Ungava is a federal electoral district in the Canadian province of Quebec. The district was created in 1966 from parts of the districts of Abitibi and Ungava.
The Ungava district is located in the northern part of the province and is sparsely populated. The main industries in the district are mining and forestry.
The first member of parliament for Ungava was Jean-Jacques Bertrand of the Liberal Party. He was elected in the 1966 federal election. Bertrand was re-elected in the 1968, 1972, 1974, 1979, 1980, 1984, 1988, 1993, 1997, 2000, 2004, and 2006 federal elections. In the 2011 federal election, the Liberal candidate, Yvonne Jones, was elected as the member of parliament for Ungava.
The Ungava district has been represented by members of all three major political parties in Canada. The Progressive Conservative Party was represented by Jean-Guy Rioux from 1979 to 1993. The Bloc Québécois was represented by Michel Gauthier from 1997 to 2000. The New Democratic Party was represented by Philip Toone from 2004 to 2006.
The Ungava district is a very diverse district with a rich history. The district has a large Aboriginal population, as well as a large French-speaking population. The district is also home to the Inuit community of Kangiqsujuaq.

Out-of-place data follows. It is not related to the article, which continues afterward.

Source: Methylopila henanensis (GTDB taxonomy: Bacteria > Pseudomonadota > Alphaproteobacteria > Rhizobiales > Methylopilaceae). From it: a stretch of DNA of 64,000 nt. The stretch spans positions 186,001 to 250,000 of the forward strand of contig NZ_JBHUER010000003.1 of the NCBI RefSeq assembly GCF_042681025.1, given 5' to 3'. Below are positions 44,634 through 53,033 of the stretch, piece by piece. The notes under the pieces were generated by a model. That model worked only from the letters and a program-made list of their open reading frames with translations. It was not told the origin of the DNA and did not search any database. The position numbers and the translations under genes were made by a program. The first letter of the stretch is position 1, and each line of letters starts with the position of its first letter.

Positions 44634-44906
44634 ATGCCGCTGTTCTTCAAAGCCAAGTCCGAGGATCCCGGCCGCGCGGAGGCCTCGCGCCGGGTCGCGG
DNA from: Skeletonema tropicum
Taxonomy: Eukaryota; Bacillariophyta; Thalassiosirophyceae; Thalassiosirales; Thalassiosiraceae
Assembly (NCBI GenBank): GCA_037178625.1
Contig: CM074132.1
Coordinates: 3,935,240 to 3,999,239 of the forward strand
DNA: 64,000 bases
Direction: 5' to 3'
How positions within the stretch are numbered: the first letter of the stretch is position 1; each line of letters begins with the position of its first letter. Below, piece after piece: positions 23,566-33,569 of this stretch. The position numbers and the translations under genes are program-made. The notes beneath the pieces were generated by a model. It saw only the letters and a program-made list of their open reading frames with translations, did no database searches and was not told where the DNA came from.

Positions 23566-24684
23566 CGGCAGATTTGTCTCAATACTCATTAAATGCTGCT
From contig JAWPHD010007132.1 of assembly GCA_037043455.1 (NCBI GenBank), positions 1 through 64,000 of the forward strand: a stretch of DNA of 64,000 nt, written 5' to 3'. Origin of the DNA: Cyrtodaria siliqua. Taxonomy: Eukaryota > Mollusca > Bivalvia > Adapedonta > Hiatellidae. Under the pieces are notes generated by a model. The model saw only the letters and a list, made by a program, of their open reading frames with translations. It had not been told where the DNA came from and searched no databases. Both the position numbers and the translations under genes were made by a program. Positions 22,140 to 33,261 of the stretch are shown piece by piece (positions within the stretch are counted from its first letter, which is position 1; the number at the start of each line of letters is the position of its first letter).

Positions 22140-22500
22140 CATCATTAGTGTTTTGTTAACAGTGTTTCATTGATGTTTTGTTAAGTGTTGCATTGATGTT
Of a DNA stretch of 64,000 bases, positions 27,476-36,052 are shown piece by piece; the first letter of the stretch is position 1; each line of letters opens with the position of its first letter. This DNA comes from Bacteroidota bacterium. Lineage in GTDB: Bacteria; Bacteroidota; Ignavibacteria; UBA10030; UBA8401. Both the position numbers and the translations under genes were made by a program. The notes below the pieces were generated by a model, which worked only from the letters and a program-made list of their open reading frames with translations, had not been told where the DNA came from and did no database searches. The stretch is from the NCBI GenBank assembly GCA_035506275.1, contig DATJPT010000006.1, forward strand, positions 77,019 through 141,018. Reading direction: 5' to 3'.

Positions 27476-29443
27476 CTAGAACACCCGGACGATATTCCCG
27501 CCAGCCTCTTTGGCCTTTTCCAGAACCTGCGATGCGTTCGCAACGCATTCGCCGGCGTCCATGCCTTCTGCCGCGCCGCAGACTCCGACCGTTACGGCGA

The history of the Ungava district is closely linked to the history of the province of Quebec. The first inhabitants of the area were the Aboriginal people who lived in the region for thousands of years.
In the early 1600s, the French explorer Jacques Cartier became the first European to visit the area. He named the region Ungava, which means “the land of the ice.”
The first European settlers in the area were the French missionaries who arrived in the mid-1600s. They were followed by the French traders and settlers who began to establish settlements in the area.
The British seized control of the area in 1763 and it became part of the province of Quebec. The region remained sparsely populated and largely undeveloped for many years.
The first major development in the area was the construction of the James Bay Hydroelectric Project in the 1970s. The project resulted in the construction of several hydroelectric dams in the region and the development of the region’s natural resources.
The Ungava district is now home to several mining and forestry industries. The district is also home to the Inuit community of Kangiqsujuaq.
The Ungava district has a rich history and a diverse population. The district is home to the Aboriginal people who have lived in the region for thousands of years, as well as the French-speaking population who have been in the region for centuries. The district is also home to the Inuit community of Kangiqsujuaq. The Ungava district is a vital part of the province of Quebec and is an important part of Canada’s history.